Biochemistry students reunite after thirteen years
On 17 March 2017 at a Wellcome Trust Fellows meeting, three Life Sciences students were reunited. Dr Philip Elks, Dr Amy Saunders and Dr Thomas Clarke graduated in 2004 with degrees in Biochemistry. From an undergraduate class of thirty they feel it’s pretty impressive that three of them have secured prestigious Wellcome Trust/Royal Society Sir Henry Dale fellowships which have enabled them to set up their own research groups at the Universities of Sheffield, Manchester and Imperial. They have fond memories of Life Sciences and the School wishes them every continued success in their careers.
Dr Emily Noel, from the same year group, is a British Heart Foundation Fellow holder also in Sheffield.
The Food Standards Agency has announced that Professor Laura Green is to be a member of its new Science Council. The Council will provide high-level, expert and independent advice and challenge to the Agency on how it uses science to underpin its work.
Professor Nick Dale tells the National Institute of Health Research (NIHR) about a point-of-care device for the detection of stroke. Hear what inspired his research, the challenges he faces and the role NIHR has played in his success.
New TB drug candidates developed from soil bacteria
A new treatment for tuberculosis (TB) is set to be developed using compounds derived from bacteria that live in soil - according to an international collaboration of researchers, including the University of Warwick.
The research, ‘Sansanmycin Natural Product Analogues as Potent and Selective Anti-Mycobacterials that Inhibit Lipid I Biosynthesis’ is published in Nature Communications today.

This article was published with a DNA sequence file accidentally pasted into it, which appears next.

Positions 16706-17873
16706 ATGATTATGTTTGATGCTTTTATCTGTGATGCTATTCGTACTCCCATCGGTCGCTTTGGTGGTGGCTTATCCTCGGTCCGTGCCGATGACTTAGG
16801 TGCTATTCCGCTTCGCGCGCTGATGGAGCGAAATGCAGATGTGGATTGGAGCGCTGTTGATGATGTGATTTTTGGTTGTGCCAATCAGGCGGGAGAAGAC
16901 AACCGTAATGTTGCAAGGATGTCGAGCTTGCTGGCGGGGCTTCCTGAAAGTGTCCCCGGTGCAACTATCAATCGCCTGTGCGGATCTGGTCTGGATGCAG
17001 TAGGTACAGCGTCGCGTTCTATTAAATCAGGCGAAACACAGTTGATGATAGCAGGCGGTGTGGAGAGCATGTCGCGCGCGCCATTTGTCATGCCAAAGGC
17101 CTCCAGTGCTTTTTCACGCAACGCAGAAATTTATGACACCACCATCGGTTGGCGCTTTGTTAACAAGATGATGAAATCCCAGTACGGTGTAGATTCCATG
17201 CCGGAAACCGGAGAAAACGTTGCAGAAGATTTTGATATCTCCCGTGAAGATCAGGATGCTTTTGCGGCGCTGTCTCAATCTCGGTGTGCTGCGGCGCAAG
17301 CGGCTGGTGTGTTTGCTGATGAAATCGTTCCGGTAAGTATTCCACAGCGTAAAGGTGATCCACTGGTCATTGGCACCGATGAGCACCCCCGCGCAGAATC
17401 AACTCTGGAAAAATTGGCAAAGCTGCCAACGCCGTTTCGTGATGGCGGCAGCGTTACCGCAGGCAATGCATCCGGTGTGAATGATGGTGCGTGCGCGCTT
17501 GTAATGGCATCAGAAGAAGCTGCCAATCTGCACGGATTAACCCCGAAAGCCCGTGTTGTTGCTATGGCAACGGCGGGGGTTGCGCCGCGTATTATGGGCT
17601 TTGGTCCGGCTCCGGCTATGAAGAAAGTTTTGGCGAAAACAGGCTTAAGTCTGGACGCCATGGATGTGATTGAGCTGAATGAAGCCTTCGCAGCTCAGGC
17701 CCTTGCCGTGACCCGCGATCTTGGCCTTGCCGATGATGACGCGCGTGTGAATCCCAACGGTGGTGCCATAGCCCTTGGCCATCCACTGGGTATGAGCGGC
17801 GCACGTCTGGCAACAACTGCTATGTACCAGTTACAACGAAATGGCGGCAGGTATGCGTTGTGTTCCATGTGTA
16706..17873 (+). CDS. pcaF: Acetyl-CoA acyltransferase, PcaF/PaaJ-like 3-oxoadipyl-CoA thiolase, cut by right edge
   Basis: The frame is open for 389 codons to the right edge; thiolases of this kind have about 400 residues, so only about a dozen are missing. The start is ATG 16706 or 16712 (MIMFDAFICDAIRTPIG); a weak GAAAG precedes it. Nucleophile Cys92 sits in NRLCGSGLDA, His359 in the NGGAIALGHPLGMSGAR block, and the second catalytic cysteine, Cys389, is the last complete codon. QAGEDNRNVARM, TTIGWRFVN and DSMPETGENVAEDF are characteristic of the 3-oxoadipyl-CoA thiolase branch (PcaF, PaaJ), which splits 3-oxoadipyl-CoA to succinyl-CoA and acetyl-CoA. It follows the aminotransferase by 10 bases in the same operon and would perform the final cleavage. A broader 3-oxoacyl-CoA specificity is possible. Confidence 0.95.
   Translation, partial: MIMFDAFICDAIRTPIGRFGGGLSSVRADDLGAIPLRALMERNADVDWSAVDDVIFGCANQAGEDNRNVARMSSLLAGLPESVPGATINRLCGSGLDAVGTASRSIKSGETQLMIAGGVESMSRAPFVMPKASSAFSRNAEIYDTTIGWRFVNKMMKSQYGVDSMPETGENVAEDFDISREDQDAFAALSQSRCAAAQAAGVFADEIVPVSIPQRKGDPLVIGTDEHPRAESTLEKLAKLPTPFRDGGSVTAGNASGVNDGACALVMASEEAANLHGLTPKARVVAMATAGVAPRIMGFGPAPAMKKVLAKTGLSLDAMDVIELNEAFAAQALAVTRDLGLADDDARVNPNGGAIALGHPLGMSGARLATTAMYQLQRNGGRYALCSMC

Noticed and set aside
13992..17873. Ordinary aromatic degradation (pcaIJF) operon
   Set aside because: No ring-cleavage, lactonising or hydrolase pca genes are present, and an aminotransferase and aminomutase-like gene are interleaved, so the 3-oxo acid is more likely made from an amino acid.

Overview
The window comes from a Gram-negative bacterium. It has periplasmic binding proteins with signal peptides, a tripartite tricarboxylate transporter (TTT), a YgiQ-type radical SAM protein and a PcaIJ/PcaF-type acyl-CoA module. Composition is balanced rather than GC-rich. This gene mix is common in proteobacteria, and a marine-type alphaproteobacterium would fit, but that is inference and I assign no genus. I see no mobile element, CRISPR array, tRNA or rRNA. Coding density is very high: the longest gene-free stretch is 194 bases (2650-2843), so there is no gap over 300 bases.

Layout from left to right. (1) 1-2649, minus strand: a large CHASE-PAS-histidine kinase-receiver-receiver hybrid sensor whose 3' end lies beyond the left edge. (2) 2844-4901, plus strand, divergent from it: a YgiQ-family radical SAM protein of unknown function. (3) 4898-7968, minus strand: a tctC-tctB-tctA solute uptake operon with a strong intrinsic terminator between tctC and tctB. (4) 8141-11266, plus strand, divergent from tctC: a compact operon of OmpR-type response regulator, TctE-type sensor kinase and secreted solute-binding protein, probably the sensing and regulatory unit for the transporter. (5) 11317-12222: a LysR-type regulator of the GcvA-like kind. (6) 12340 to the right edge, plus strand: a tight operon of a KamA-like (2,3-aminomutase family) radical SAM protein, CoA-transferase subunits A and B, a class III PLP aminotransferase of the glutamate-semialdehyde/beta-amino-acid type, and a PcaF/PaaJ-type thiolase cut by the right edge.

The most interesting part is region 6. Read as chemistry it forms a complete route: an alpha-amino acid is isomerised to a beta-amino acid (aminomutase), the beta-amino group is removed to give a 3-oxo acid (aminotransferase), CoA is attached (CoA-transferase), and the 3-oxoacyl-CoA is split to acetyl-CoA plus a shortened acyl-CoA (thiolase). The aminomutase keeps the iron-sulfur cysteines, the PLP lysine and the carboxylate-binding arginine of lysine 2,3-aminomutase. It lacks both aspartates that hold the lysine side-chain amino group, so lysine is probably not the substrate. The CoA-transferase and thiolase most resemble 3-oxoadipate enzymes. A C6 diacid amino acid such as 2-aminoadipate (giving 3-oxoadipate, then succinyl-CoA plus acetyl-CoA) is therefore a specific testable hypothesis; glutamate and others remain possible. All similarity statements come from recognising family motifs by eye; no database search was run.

The collaboration was led by the University of Sydney, and included the University of Warwick, Monash University, Colorado State University, Simon Fraser University, and the University of Queensland.
Key reagents and expertise in antimicrobial resistance from the research groups of Dr David Roper, Professor Chris Dowson and Professor Tim Bugg at the University of Warwick, played a crucial role in successfully targeting TB bacteria with the new compounds.
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New BBC drama shaped by Warwick expertise
The rise of antibiotic resistance is at the heart of a brand-new BBC drama, written by renowned author Val McDermid – and shaped by scientific expertise from the University of Warwick.
Airing on BBC Radio 4 in March, Resistance is a three-part story about an epidemic of a drug-resistant disease – and was informed by Professor Chris Dowson from the School of Life Sciences, the scientific advisor for the programme.
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Countering the Courgette Crisis
It seems we are facing a Courgette Crisis. Although it’s really just a bit of a run on green vegetables, it does remind us that actually, courgettes – and now iceberg lettuce – shouldn’t be ‘February vegetables’. This raises some important issues about what we as consumers have learned to expect when it comes to food.